Closing the Parks: The California Budget Farce Continues

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Pt. Lobos: Will the public soon be fenced out?

We’ve been avoiding commenting on the Governor’s threat to close most of the State Parks (including Pt. Lobos and all the State Parks along the Big Sur coast). Frankly, it’s tiresome to point out what everyone already knows – and we don’t blame you if you stop reading here …

But we know that with our focus on wildlands and parks we would be remiss if we did not at least mention that:

CLOSING THE PARKS WILL NOT SAVE THE STATE MONEY.

An economist at UC Berkeley has calculated that every dollar spent on the State Parks returns $2.35 to the general fund (mainly as sales and income taxes paid by people whose businesses and jobs depend on the parks). And that’s just the benefit to the state’s bank account. A Sacramento State study finds that people, many of them bringing their money with them from out of state, are spending about $4 Billion a year on their California State Parks vacations – most of that going straight into the economies of the surrounding communities. And that’s just the direct spending. The total benefit to the economy is much greater.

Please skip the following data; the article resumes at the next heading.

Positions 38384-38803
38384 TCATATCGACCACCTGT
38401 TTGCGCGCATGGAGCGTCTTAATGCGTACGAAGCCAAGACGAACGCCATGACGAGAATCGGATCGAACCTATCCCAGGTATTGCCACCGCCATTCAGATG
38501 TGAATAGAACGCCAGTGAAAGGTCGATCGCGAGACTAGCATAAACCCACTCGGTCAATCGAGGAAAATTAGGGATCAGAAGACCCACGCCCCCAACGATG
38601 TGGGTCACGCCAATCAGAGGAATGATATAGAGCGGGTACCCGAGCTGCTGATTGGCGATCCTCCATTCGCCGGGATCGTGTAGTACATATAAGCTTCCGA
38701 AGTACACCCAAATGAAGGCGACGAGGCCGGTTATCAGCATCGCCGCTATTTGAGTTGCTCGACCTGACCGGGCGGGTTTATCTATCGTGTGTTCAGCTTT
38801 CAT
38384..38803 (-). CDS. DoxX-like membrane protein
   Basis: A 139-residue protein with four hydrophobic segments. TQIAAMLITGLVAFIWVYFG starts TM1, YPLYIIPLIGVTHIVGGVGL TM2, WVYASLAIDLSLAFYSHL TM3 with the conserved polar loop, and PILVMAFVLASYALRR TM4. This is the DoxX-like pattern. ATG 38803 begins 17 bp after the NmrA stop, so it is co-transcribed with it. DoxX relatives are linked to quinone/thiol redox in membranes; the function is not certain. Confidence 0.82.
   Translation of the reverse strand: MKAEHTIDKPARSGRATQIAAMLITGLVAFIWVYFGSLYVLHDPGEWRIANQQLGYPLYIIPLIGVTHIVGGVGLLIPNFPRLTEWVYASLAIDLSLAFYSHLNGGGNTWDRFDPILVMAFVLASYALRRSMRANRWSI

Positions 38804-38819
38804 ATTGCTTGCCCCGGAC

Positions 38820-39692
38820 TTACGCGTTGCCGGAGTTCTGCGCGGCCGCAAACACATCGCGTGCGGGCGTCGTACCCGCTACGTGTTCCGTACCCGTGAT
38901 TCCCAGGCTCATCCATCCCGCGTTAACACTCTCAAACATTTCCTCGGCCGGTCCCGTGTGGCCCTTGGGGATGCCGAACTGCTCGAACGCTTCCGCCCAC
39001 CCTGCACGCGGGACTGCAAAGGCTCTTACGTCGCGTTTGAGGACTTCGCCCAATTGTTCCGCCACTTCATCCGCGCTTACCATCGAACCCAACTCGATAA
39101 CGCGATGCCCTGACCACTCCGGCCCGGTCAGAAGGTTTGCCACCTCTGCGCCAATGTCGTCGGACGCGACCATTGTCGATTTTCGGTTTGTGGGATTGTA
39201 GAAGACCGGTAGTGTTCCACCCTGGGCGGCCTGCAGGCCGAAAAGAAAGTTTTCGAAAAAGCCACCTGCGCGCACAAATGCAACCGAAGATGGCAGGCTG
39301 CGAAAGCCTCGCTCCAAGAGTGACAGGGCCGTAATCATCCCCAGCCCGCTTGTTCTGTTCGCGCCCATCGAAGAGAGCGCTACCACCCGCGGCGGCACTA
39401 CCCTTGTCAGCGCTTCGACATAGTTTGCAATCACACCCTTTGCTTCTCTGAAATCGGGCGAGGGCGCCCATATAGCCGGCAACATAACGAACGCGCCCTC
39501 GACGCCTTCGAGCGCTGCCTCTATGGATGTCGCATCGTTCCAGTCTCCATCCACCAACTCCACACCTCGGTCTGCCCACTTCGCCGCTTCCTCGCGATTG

The money we spend on the parks is, in essence, an ongoing and highly effective economic stimulus package.

So refusing to spend the one tenth of 1% of the state budget ($70 million) that supports the parks will devastate the communities that depend on the parks AND actually make the state budget deficit WORSE by around $165 million.

You know that, we know that, the legislators know that, and the Governor knows that.

The whole idea is completely stupid.

Yet we’re supposed to take time out of our lives to call and write our representatives, travel to Sacramento to protest and testify, and so on … all to tell people something they already know. Is this really what “civic engagement” has been reduced to in today’s California?

And the State Park cuts aren’t even the Governor’s worst proposal. Far from it. How about his plan to cut $230.8 million from In-Home Supportive Services by kicking all but 36,000 of the 462,000 elderly and disabled people currently enrolled out of the program? The whole purpose of the program is to keep people out of (much more expensive) nursing homes. Even if depriving our most vulnerable neighbors of their homes and dignity could be morally justified (which it can’t), it most certainly can’t be financially justified.